Award Date


Degree Type


Degree Name

Master of Arts in Anthropology



First Committee Member

Alan Simmons, Chair

Second Committee Member

Levent Atici

Third Committee Member

Debra Martin

Graduate Faculty Representative

Ed Nagelhout

Number of Pages



Lithic material has proven to be the most prevalent artifact to come out of the Ais Yiorkis strata, but there is also a plentitude of other artifacts, such as fauna, seeds, and the more elusive obsidian bladelets. There are currently about 42 obsidian artifacts (both fragmented and complete) in the Ais Yiorkis collection, and curiously enough, they are all in bladelet form, suggesting these artifacts were traded in from elsewhere due to the lack of obsidian debitage at the site. This obsidian has been sourced to the Chiftlik region in Anatolia (Turkey), which suggests some degree of trade within the broader Mediterranean world (Simmons 2003). Little has been done analytically on the obsidian artifacts from Ais Yiorkis, so I plan on delving further into the possible trade that was occurring during the Neolithic Period in Cyprus and the surrounding Mediterranean region and what this meant for the small hamlet that was Ais Yiorkis. Since the whole of the obsidian artifacts that have come out of the Ais Yiorkis context are in bladelet form, I believe that the transportation of these artifacts from Anatolia to Cyprus may have been the result of one single trade event. Possible questions include: Who was involved in this trading event? How did these artifacts make there way to Cyprus? What were the people of Ais Yiorkis trading in return for these obsidian bladelets? What were these obsidian bladelets being used for? Who was using them? What did this trade event mean for Ais Yiorkis in the broad spectrum of the entire Mediterranean world?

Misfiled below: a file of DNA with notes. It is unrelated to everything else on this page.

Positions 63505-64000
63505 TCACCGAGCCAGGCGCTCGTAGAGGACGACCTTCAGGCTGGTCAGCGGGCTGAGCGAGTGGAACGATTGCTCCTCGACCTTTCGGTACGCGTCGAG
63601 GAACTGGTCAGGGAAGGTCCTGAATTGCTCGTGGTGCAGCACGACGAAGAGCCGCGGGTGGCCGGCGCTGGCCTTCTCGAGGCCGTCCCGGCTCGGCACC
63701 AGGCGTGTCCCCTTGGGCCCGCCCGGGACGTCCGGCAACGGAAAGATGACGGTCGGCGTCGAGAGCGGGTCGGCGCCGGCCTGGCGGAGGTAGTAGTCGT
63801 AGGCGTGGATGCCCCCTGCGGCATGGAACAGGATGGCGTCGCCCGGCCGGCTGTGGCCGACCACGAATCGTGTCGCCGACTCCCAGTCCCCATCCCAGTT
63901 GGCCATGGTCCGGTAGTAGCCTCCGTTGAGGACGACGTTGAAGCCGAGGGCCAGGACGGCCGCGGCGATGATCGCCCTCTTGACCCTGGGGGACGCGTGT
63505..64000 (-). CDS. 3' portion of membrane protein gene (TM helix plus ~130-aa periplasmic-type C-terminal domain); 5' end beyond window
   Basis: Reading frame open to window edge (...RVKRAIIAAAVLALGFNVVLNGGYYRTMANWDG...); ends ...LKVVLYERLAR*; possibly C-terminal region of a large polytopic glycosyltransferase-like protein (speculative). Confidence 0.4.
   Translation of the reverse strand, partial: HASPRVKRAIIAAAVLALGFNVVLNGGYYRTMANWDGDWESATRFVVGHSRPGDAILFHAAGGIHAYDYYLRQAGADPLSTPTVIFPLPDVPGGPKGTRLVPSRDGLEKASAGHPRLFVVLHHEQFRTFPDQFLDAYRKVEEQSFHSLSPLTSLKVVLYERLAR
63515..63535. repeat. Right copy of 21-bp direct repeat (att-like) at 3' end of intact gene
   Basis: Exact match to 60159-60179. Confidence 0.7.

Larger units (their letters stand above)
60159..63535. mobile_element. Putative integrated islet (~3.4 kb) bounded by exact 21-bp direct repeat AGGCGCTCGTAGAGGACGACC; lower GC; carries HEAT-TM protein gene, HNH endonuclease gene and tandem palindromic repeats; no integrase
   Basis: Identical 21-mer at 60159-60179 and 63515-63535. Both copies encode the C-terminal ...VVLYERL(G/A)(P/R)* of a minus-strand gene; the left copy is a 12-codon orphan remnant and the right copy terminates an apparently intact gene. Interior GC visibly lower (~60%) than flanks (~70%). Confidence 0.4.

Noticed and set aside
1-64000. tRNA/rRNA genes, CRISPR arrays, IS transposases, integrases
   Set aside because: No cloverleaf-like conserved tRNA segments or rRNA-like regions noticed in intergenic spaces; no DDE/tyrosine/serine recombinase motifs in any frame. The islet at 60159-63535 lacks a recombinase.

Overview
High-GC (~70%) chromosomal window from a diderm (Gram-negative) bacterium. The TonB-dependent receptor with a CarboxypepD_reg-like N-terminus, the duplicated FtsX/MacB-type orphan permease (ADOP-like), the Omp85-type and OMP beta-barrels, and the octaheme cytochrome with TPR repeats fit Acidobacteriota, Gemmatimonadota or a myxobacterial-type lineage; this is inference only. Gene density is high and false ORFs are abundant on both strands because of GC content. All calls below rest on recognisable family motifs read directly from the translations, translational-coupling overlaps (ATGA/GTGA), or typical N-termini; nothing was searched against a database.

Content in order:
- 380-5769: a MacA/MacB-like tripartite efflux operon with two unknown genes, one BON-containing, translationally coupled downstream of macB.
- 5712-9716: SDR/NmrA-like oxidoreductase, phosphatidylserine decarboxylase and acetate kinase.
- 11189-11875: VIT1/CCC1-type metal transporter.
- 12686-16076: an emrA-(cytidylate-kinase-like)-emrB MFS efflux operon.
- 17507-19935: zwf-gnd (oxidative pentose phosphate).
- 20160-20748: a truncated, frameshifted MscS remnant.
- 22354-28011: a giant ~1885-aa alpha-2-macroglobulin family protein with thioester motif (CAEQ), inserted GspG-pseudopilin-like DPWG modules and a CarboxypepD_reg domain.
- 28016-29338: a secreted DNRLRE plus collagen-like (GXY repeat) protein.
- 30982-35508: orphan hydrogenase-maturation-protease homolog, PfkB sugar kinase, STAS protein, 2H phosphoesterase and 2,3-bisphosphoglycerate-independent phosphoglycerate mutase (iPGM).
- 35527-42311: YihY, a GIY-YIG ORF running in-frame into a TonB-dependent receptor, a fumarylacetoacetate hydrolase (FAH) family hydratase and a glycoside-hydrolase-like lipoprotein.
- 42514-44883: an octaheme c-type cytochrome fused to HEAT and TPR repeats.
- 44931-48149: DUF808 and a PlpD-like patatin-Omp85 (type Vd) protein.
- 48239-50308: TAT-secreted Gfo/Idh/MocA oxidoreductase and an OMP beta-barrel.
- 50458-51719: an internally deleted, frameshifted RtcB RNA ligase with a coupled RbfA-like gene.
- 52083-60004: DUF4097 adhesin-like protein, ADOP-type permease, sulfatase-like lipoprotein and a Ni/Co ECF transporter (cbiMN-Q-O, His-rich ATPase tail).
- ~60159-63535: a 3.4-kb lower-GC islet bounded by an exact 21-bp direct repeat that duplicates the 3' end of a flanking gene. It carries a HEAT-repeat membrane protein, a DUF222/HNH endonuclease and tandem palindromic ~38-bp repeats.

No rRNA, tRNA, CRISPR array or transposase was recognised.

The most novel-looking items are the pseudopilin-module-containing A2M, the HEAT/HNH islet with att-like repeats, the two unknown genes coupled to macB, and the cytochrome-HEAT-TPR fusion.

Commerce; Cyprus; Mediterranean Region; Neolithic period; Obsidian; Obsidian implements; Trade


Archaeological Anthropology

File Format


Degree Grantor

University of Nevada, Las Vegas




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